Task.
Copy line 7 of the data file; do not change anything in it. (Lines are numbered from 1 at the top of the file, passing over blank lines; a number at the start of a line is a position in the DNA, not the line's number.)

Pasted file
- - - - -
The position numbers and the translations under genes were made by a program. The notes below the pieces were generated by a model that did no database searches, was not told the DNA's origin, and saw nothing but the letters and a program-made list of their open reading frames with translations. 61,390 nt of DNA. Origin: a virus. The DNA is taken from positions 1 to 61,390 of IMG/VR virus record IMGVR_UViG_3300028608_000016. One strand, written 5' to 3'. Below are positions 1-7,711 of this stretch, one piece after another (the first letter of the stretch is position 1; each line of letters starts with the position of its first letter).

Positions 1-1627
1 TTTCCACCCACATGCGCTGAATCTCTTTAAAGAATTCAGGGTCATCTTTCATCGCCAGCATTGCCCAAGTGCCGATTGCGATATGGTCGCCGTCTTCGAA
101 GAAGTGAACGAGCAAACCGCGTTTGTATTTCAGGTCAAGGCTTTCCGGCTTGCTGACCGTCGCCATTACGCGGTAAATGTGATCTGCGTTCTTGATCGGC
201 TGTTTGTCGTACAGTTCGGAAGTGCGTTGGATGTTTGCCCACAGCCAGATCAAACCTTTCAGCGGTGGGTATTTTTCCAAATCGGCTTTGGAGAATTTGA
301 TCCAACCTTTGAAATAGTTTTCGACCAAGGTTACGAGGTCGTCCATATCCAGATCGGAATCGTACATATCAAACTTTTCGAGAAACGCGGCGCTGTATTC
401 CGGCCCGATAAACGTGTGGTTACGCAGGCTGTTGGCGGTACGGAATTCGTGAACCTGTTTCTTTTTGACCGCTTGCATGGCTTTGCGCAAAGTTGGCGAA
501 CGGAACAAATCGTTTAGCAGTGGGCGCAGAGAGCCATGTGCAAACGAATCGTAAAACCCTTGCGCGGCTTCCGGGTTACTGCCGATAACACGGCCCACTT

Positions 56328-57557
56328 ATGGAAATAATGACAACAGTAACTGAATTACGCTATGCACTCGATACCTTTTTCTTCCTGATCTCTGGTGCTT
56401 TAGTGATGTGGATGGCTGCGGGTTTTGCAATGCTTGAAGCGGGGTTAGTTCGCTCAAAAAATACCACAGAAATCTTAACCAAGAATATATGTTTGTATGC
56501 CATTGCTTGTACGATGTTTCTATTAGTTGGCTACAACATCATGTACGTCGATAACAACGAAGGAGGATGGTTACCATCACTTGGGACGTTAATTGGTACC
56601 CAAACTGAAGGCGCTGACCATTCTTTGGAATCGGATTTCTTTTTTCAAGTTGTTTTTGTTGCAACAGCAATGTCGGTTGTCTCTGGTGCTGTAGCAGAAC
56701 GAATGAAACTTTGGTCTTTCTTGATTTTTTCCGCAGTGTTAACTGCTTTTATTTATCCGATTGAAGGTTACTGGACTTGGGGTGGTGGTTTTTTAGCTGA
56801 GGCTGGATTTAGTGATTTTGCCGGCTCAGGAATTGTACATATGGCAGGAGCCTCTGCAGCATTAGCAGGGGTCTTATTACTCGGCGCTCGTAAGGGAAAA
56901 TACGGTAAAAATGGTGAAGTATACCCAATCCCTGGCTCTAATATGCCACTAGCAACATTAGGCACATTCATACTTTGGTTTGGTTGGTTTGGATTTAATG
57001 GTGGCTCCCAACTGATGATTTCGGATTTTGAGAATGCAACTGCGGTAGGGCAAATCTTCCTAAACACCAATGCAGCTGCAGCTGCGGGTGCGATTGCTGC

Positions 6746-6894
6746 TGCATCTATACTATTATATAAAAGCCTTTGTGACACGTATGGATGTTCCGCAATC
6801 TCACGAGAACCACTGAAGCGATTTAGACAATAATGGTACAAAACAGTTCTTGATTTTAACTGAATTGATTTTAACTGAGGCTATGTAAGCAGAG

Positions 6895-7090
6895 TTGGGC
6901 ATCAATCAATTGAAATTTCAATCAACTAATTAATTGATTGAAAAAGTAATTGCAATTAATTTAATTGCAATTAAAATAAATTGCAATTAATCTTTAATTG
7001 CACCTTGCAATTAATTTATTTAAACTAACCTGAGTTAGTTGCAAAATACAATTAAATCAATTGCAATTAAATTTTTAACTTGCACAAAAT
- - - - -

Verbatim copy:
401 CGGCCCGATAAACGTGTGGTTACGCAGGCTGTTGGCGGTACGGAATTCGTGAACCTGTTTCTTTTTGACCGCTTGCATGGCTTTGCGCAAAGTTGGCGAA